27 May 2019 | News
Blocking 'methionine’ dependency of cancer stem cells with potential anti-cancer therapeutics to reduce the cancer relapse and propagation rate
Image Courtesy: GIS, A*STAR
In a landmark study, scientists at the Agency of Science, Technology and Research’s (A*STAR) Genome Institute of Singapore (GIS), Bioprocessing Technology Institute (BTI) and oncologists at the National Cancer Centre Singapore (NCCC), have discovered that cancer stem cells, the founder cells of a tumour, have unique nutrient requirements. Unlike the rest of the tumour cells, cancer stem cells are addicted to a type of dietary amino acid -methionine- which is linked to its ability to form a tumour. The breakthrough innovation was announced by Dr Daniel S.W. Tan, Senior Clinician-Scientist, GIS and Dr Tam Wai Leong, Group leader, Precision Oncology, GIS on 27th May 2019 at A*STAR in Singapore.
Cancer stem cells are addicted to methionine which is derived from the diet and are absorbed by tumour cells. High methionine cycle activity drives the production of S-adenosylmethionine (SAM) that is essential for tumour formation and is involved in the regulation of critical gene functions in cancer stem cells. This methionine metabolism pathway is controlled by a critical metabolic enzyme – MAT2A (methionine adenosyltransferase 2A) that converts methionine to SAM. Thus, MAT2A is an important therapeutic candidate for cancer.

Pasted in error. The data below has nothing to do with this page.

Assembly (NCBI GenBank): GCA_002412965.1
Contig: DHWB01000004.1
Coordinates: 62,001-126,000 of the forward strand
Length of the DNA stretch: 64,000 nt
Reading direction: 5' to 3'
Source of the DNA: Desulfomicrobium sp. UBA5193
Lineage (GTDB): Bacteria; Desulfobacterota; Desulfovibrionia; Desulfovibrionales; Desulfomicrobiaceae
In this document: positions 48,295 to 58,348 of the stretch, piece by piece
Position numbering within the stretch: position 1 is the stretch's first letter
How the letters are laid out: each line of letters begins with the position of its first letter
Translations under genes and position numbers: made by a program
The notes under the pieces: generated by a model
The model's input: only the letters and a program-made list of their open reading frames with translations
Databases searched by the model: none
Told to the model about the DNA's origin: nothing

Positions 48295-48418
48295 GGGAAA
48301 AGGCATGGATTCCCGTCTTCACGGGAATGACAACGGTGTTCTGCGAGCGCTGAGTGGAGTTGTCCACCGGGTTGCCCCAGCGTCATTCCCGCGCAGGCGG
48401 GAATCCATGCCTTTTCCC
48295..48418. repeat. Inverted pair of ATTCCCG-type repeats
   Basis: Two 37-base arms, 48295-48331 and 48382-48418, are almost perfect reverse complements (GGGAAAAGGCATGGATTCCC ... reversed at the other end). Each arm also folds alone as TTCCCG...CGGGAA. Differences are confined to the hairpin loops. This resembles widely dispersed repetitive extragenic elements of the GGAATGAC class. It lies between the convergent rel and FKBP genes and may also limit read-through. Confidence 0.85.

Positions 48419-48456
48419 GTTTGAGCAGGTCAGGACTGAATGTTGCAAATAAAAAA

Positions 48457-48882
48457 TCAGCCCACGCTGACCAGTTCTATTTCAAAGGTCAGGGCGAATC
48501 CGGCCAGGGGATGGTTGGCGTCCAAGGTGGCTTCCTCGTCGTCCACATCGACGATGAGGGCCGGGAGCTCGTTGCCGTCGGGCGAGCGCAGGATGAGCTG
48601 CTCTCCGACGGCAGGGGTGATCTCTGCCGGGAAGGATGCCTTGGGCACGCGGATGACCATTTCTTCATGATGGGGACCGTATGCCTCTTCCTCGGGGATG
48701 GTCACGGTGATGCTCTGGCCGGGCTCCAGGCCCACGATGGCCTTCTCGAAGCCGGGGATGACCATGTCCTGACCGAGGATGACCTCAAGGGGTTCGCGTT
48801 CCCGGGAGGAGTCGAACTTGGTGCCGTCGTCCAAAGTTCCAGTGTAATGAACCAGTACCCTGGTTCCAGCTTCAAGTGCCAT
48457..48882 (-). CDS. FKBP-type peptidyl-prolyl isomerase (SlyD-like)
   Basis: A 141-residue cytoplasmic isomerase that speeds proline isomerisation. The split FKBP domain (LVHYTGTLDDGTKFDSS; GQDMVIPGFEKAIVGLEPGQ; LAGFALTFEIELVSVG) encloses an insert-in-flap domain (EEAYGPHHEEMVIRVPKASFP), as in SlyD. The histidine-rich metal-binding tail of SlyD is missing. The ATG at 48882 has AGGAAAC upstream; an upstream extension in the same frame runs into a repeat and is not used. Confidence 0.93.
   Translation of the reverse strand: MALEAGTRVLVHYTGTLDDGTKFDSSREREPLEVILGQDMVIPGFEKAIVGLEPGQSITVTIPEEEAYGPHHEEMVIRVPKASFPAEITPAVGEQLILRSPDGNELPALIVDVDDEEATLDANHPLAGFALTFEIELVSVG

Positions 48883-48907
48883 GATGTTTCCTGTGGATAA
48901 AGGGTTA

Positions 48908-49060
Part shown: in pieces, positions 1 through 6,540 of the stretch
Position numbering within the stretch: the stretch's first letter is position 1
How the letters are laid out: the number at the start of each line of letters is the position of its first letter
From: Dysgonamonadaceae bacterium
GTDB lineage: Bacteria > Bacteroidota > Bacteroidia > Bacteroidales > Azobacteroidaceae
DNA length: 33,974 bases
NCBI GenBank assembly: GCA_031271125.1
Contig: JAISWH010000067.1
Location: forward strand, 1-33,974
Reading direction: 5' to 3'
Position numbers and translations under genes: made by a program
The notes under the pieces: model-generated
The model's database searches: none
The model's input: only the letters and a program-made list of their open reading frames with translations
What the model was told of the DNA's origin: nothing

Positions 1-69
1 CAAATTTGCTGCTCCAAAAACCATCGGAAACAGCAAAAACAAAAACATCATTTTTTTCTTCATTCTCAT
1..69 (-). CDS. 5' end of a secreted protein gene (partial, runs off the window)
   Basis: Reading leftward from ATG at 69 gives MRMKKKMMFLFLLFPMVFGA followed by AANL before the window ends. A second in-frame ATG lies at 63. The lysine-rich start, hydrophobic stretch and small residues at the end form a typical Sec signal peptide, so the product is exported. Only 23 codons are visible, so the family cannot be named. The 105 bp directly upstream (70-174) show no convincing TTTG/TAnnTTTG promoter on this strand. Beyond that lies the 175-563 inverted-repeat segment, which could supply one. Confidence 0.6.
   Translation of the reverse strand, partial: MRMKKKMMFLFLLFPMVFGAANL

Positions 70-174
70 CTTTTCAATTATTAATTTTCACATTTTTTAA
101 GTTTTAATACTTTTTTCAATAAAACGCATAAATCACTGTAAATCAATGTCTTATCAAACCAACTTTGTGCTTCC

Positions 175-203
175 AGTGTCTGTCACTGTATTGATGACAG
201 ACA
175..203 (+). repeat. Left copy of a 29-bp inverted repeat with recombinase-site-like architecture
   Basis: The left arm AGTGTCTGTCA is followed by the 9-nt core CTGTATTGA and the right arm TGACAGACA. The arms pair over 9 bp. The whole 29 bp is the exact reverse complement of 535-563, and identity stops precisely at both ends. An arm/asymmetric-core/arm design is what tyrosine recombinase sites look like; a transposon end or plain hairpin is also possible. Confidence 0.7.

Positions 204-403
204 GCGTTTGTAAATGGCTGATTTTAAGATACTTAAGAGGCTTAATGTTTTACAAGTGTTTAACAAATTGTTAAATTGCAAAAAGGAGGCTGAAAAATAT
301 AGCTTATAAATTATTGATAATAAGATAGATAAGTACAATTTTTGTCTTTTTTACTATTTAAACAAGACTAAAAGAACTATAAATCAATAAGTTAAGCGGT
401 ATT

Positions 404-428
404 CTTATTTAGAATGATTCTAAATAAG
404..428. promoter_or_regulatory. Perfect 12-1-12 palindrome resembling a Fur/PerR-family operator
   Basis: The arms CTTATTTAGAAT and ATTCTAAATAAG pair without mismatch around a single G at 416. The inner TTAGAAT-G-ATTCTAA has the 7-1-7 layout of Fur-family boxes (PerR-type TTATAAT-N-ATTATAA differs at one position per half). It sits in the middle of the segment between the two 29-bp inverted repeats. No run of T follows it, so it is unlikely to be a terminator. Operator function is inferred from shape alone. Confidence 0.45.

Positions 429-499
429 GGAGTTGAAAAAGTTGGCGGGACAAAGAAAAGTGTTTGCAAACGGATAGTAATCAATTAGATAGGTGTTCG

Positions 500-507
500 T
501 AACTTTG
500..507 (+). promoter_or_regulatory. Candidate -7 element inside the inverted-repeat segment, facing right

Tumours start from cancer stem cells and are able to resist multiple therapies, leading to drug resistance and relapse in the patient. Thus, there is an expeditious need for more precise methods to eliminate these recalcitrant cells. Through the integration of advanced genomics and metabolomics technologies housed at A*STAR, scientists are able to accurately recognise the unique nutritional requirements of cancer stem cells. The research has given the new insight and procedures on efficient application of cancer stem cells to overcome the problems associated with resistance in cancer therapies.
This remarkable discovery can inspire the development of high potential anti-cancerous drugs. Laboratory models of tumours are more effectively targeted by specifically drugging this metabolic pathway. The findings were published on online medical journal, Nature Medicine, on 6 May 2019. The research is supported by A*STAR, and the National Medical Research Council’s Large Collaborative Grant for fighting lung cancer.
Dr Tam Wai Leong, the senior author of the study, Group Leader at the GIS and faculty member at Cancer Science Institute of Singapore, explained, “Cancer cells within a tumour are quite different from one another and have different dietary preferences. Through this study, we discovered that the cancer stem cells are addicted to a particular nutrient- methionine. By blocking the ability of the cancer stem cells to use this amino acid with potential anti-cancer therapeutics, we are able to effectively halt the growth of the tumour”.
“MAT2A is an interesting enzyme that controls the metabolism of cancer cells. From our findings, this enzyme represents an important new drug target, as its inhibition led to the ablation of cancer stem cells. This paves the way for the development of next-generation drugs that target this dependence on methionine,” said Dr Wang Zhenxun, the first author of this study.